HIGHLY RECOMMENDED to anyone regardless of what type of music you listen to...
thanks for reading
on February 28, 2013
Sometimes an album comes along that captivates you so completely that you're never the same after hearing it. These records are rare but every once in a while they sneak up and surprise you in the most joyous and life-affirming way possible. The '59 Sound is one of those records. Every note, every word, every song is played to perfection and composed so beautifully that you can't help but be pulled into its world of broken hearts, classic cars, Southern accents, and New Jersey atmosphere. Brian Fallon and his bandmates have crafted what I consider to be the perfect album. I simply can't find anything that I would change or tweak; it all flows seamlessly in one complete package.
This album is sheer perfection on every level. After one listen I knew I was a fan for life and The Gaslight Anthem is now one of my favorite bands. Their music is so powerful and honest, not to mention smartly written and well played. Do yourself a favor and give it a spin. It may very well work the same magic for you that it did for me on that snowy drive when I first heard it. This album takes me back to those snow-swept streets and brisk January air. I haven't been the same since and that's the best compliment I can give any piece of work.
on June 15, 2013
I picked up Gaslight Anthem's album "Handwritten" a while back and loved it so much, I had to get this one as well. While I like this album very much, "Handwritten" is just on another level. G.A. just really stepped up their game so much on "Handwritten" that it's a little hard to not be mildly let down. If I had heard "59 Sound" first, I would probably be more impressed.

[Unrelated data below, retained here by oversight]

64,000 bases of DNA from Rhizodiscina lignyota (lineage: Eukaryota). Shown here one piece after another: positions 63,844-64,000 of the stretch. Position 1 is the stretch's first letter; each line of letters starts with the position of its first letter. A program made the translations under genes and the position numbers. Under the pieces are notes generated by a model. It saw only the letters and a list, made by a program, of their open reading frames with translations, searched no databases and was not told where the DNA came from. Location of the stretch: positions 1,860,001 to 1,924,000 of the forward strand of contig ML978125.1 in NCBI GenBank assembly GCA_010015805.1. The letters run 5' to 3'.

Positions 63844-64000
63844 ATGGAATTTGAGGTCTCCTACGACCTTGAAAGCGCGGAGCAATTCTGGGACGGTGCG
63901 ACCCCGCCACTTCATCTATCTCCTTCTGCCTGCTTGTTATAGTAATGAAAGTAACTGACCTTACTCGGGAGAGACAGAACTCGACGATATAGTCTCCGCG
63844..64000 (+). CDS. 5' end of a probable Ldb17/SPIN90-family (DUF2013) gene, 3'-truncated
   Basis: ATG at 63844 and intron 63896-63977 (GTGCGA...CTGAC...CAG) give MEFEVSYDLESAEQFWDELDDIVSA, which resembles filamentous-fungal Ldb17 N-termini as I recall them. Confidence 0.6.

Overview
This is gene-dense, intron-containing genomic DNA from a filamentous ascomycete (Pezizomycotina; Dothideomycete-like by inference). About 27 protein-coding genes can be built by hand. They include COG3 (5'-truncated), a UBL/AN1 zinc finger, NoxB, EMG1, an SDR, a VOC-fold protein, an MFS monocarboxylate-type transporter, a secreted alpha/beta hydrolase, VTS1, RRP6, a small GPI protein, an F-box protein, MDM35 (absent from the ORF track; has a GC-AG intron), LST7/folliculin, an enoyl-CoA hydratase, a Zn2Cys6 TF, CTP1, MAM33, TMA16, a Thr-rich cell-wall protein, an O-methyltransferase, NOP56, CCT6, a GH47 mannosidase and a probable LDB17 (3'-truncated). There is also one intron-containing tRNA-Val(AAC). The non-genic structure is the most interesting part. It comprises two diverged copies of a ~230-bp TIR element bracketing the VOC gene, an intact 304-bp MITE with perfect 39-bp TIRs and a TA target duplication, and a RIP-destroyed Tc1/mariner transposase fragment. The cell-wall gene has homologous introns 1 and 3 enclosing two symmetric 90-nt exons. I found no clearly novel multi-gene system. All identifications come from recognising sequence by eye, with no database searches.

G.A. is such a great band ... fast, high-energy, edgy, punk-tinged tunes that remind me of The Ramones, but never come across as being thrashy. These guys also remind me of Dropkick Murphys but with better song craft, better musicianship and without all the excessive screaming.
It's nice to have songs that are more sophisticated than three-chord punk while still retaining some of that throwback punk vibe.
"The 59 Sound", "High Lonesome" and "Meet Me By The River's Edge" are all standouts for me but "Old White Lincoln" "Here's Looking at You, Kid" and others are all thoroughly enjoyable as well.
on March 6, 2013
I'm always hesitant to give an album 5 stars. Can an album truly be perfect? I was also curious about this album, due to its numerous five-star ratings. However, I have seen several albums on Amazon marked overwhelmingly as 5 stars, when in reality, they are atrocities to mankind (e.g. Seether).
Luckily, this album is worth every one of the golden stars, encompassing a classic rock sound, an emo-esque lead guitar and an overall sense of fun. Therefore, this album goes amongst the collection with Bruce Springsteen, Pearl Jam and Creedence Clearwater Revival, not necessarily for similarities in sound, but for a never-ending display of great songs and a timeless feeling that too many bands miss out on.
Considering every song on here is a great tune (and how many albums can you say that about, I wonder?) so, to all the Springsteen, Creedence and Who fans, stop listening to the Eagles (ugh) on classic rock radio and dive into something wonderfully timelessly old and new.
Personal recommendations: Great Expectations, 59 Sound, Even Cowgirls Get The Blues, Miles Davis and the Cool